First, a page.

Last week we posted a piece about Mike Libecki and Angie Payne’s ascent of 3,264-foot Poumaka on the island of Ua Pou in the South Pacific. Here, Chris Van Leuven interviews Libecki to find out more about the expedition and his personal background.
When Mike Libecki heard about the mysterious rock towers of Ua Pou back in 2007, he was enchanted by “folk tales about ancient glowing orbs on pointy rock summits in the South Pacific,” he wrote in his blog. In 2013 he got his first views of the jungle and spires of Ua Pou, but constant rain prevented him from starting off the ground to make a solo ascent. He returned a few years later with professional boulderer and sport climber Angie Payne, who had never jugged a pitch in her life, to climb the tower. Libecki’s falls included a grounder and a daisy chain fall directly onto the anchor. One could call muddy cracks and constant sopping conditions a form of suffering, but Libecki describes it as part of the process. “It’s not really suffering if it is hoped for, obsessed about and self-induced. It’s better described as pre-joy, because whether pre-joy or actual joy, there’s always some form of joy.”–Ed.
[Photo] Andy Mann/3StringsProductions
Where did you grow up?
Clovis, California. I started climbing when I was 17 or 18, senior year of high school.
How did you end up in Yosemite?
I ended up there because of my grandparents. When my grandfather (Harold) was fourteen, he ran away from Raleigh, North Dakota, hitchhiked and took trains, and worked there for five years and did forest jobs. He chose Yosemite because he’d seen it in a photo. He was a pretty burly dude–one of fourteen children. My grandparents grew up on farms. I think the age of fourteen then would be eighteen or twenty now. I started climbing my senior year in high school. I didn’t have a lot of support from my family. I went and saw my grandmother Bertha. She encouraged me to pursue my dream of climbing. She was my biggest inspiration and supporter.
Why do you use the Chinese zodiac theme on your trips?
[That] started in 1997, when we wore tiger suits to the summit of Denali. It’s a great reminder to always stay a kid. If there is no sense of humor, nothing is worth it.
Do you have siblings? Do they climb?
I have a younger and older brother. My younger brother went to Greenland with me and didn’t climb, and then to the Tian Shan in China, up a 2,000-foot tower. It was his first time climbing. The next year, he went to Kyrgyzstan with me, and he and I did a 3,000-foot route. His only two climbs are pretty proud. He learned to tie in at the base of the wall [in Tian Shan].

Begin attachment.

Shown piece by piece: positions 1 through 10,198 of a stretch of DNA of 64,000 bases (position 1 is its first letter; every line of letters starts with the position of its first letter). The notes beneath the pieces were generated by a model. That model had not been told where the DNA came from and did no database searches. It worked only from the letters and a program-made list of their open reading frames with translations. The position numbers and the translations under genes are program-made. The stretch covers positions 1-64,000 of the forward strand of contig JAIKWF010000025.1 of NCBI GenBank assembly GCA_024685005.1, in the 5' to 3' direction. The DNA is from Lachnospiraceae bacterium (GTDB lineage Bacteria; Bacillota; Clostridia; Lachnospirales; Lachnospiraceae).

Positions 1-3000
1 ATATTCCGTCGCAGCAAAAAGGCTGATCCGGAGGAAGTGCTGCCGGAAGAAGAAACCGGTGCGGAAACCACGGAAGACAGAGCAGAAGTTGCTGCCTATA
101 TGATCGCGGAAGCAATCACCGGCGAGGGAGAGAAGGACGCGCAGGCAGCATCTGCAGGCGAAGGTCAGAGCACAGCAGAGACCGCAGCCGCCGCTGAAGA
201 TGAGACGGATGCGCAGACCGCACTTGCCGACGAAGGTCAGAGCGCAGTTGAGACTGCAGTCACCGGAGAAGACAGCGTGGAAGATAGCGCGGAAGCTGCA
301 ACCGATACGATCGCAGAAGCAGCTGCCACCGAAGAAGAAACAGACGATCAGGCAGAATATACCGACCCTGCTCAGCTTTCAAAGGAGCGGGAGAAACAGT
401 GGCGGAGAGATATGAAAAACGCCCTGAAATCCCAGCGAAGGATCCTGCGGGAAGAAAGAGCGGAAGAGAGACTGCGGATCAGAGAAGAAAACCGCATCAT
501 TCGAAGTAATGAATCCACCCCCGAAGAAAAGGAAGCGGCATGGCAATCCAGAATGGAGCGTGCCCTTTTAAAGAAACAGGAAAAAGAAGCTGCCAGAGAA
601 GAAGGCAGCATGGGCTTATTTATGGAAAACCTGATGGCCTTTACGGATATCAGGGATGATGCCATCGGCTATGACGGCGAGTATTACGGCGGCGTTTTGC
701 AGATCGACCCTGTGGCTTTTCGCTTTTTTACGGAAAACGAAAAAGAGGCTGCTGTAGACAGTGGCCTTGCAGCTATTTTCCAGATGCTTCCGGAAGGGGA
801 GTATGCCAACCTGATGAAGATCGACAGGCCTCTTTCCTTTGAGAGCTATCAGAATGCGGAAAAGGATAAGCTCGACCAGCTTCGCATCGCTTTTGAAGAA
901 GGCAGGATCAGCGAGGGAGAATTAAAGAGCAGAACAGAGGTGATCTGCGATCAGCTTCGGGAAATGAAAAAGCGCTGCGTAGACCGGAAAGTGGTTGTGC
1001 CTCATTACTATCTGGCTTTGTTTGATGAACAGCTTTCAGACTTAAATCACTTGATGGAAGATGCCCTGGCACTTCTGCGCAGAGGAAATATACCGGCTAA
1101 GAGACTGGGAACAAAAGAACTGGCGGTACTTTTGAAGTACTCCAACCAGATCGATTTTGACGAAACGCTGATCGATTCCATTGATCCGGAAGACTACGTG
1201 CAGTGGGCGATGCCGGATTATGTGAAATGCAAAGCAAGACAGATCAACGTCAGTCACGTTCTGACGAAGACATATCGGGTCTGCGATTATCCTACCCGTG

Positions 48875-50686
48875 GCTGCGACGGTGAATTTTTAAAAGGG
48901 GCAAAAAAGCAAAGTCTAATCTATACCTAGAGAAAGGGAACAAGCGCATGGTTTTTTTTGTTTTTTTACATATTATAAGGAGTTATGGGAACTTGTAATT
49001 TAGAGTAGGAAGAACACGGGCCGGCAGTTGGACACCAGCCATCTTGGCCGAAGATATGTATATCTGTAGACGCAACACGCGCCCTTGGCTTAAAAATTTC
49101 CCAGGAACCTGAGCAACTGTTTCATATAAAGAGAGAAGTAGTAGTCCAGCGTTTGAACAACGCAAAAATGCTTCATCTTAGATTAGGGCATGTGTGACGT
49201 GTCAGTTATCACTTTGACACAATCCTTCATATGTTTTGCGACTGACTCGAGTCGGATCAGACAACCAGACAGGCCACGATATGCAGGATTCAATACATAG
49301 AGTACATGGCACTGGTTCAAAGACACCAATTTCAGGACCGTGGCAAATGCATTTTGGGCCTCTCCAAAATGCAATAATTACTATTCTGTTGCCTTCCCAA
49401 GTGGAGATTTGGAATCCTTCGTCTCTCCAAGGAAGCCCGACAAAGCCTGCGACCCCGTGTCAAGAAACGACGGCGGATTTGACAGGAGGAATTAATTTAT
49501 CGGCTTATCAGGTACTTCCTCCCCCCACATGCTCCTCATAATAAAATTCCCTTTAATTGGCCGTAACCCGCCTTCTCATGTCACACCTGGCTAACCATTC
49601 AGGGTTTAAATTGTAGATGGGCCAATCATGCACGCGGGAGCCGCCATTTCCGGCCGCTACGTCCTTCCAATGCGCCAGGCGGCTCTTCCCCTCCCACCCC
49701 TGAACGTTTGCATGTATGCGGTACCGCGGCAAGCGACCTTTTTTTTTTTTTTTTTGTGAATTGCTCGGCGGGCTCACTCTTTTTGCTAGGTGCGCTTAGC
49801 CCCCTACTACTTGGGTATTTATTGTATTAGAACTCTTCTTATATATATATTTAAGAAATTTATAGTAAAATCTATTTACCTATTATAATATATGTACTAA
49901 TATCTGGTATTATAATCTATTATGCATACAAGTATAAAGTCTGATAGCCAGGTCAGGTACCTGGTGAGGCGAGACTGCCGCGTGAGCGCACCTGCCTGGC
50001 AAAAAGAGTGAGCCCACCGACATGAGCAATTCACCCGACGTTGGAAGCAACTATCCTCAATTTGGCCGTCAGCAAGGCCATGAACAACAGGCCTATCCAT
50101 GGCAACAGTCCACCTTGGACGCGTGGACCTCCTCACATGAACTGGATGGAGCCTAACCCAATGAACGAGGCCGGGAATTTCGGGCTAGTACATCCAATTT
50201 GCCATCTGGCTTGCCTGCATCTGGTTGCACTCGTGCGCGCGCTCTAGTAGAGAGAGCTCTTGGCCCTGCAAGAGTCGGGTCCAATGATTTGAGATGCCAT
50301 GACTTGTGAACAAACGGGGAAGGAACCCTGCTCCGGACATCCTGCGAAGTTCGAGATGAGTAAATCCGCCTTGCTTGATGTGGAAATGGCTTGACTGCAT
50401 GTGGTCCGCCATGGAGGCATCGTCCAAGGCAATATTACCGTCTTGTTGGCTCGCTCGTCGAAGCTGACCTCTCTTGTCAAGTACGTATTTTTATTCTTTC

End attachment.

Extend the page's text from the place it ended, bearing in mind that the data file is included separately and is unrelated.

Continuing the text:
Why do you pick partners, like Angie or your brother, who’ve never done a wall?
It can get emotional and scary. I’ve had a few El Cap partners who weren’t into it.
What do you hope to bring out in people by doing big, scary things with them when they have no experience?
I have a completely different approach to climbing and goals, and I want my daughter to crush it. Anyone around me, I want to see them crush it. And I expect it on an expedition, for them to give above and beyond to try to succeed on our goals. I have the same expectations [of myself].
Tell me about the time you went into a meditative state to weather a storm in Baffin Island. Do you often think back to that experience?
When I climbed the Ship’s Prow sixteen years ago, I went into [that] state. That was my first time being caught in a big windstorm–at least 80-plus mile per hour winds. I was camping on the frozen ocean. I brought ice screws, and I’m lucky I did: I used them to hold my tent down. My cook tent was shredded. The top of my tent was hitting my sleeping bag, and I was held in place by the screws. I basically had no choice, and focused on the now. I was really into Buddhism then and the idea of the now. It was an incredible turning point in my life about time and patience. Two days later, the storm was gone. It’s stuck with me in expeditions and in life: patience and optimism.
Tell me about optimism.
Without optimism, nothing happens. I’ve been with partners who thought we would die. Me, I’m a stubborn optimist. I always find a bright side. It works.
Poumaka–Was it free, aid, both?
I did a decent amount of free climbing up there. We were 100 percent soaked. Your rope isn’t just damp; you have to wring it out. It’s just so wet and that mayhem added to the challenge. One pitch had twenty-plus Beaks. It was solid, hard rock; just some of the cracks were filled with mud. I took three healthy falls. There was an aid fall off the anchor, and I took two free-climbing falls [when] the roots and plants [I was grabbing] failed. It was one of the most fascinating climbs I’ve done. I was so psyched because it was the ultimate mystery.
Tell me about your previous trip with Angie.
Angie and I went to Greenland together in 2012; she had a tough time there, but we connected really well. I offered to help her expand her climbing [skills]. I warned her, “If you go [to Ua Pou], you’ll probably wish you weren’t there.” [Once there] she showed real emotion. I was enthused to watch her push through her walls of fear. She’d never jumared an aid pitch before, never cleaned a pin before. Right when we started the climb, she didn’t know what was normal and what wasn’t.
How did she react when you hit the ground?
On the first pitch, I took a twenty-foot grounder. She freaked out. I pulled one piece and was runout. It was new rock to me. I told her, “Hey, don’t worry, everything’s fine. This is not normal.” It was huge [fall into] jungley soft bushes.
What style did you climb in?
We fixed several pitches and then made a 25-hour push for the summit. On the last pitch, Angie was really gripped. It was howling wind and raining and dark. Once she got onto the summit, she was so psyched. It was cool to witness her pushing through and coming of age.
I’m headed to Africa in a few weeks with my daughter.
[Photo] Andy Mann/3StringsProductions